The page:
A PUBLIC consultation on proposals to address bylaws which govern dog walking in the Vale has been reissued and residents are now able to comment.

The aim is to bring existing restrictions under new legislation, which gives the council more enforcement powers.

The initial ‘draft’ proposal, which entered the public domain, created widespread confusion with some owners complaining over what they saw as a “widespread ban” on dog walking.

The council, which bills the Vale as a dog-friendly county, said it is committed to tackling anti-social behaviour in relation to dog fouling and the new ‘Public Spaces Protection Order - Dog Control’, would enable people to enjoy open spaces with owners taking responsibility for their pets.

The council wants the power to serve a Public Spaces Protection Order (PSPO) which would restrict persistent anti-social behaviour in public spaces; replacing the current bylaws and restrictions.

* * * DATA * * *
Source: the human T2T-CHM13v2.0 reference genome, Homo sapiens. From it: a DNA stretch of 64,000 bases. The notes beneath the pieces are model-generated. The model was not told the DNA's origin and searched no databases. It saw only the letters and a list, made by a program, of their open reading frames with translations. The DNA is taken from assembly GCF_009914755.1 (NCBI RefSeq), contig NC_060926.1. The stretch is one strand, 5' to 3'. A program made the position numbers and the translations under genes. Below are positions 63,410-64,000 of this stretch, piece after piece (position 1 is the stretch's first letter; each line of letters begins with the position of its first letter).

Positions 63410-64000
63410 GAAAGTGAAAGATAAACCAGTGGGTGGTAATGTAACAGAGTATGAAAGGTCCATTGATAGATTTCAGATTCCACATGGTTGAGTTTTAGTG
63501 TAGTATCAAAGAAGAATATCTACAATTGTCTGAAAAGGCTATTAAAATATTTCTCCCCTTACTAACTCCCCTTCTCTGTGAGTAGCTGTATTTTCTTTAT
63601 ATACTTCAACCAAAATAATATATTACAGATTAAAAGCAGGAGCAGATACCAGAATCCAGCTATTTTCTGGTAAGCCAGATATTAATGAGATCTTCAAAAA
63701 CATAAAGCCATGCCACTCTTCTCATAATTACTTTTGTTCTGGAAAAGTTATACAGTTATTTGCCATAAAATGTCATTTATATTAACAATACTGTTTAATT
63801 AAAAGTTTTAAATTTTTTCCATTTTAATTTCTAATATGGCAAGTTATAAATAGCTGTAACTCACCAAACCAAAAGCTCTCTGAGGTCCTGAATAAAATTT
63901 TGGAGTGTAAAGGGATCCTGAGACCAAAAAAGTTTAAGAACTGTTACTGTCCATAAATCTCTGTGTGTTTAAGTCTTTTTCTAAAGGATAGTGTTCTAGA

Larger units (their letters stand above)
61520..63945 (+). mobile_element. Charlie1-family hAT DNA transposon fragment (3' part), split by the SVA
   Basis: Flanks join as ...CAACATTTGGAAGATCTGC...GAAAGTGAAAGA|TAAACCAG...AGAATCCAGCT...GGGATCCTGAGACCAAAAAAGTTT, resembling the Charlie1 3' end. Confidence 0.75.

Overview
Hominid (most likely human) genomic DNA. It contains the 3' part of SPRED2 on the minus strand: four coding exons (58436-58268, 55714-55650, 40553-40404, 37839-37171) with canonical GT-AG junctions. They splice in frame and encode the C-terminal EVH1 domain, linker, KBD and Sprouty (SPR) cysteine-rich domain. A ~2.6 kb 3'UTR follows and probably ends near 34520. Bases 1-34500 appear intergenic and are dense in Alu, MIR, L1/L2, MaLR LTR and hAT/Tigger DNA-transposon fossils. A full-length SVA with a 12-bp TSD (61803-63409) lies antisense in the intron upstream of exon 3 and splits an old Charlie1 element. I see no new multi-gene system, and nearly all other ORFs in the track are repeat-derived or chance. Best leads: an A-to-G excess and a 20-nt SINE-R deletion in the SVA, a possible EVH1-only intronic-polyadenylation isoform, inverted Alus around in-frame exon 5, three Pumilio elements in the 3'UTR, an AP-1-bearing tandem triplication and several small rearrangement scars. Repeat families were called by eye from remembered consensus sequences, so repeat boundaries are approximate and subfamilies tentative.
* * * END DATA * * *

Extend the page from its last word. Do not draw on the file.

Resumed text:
The PSPO can last for three years and if breached an authorised officer could issue a fixed penalty notice of up to £100, which if not paid could be increased to £1000.

The authority has produced a list of areas currently covered by bylaws and would like input as to whether these should be covered by a PSPO.

Current restrictions say dog mess should be removed from all public places by the dog owner; dogs are prohibited from marked sports pitches; dogs are prohibited from enclosed children’s play areas; and dogs are prohibited from a number of beaches from May 1 to September 30.

Vale council director of environment and housing services, Miles Punter said: “The council is seeking to strike a balance to provide dog owners with the necessary opportunities to exercise their dogs without detrimentally affecting others’ enjoyment of the space.

“It is hoped that the introduction of PSPOs in certain areas will reduce such incidents in the future and improve the quality of our open spaces for everybody.”

Residents can respond to the consultation via valeofglam

organ.gov.uk/pspodogs until Wednesday, August 22.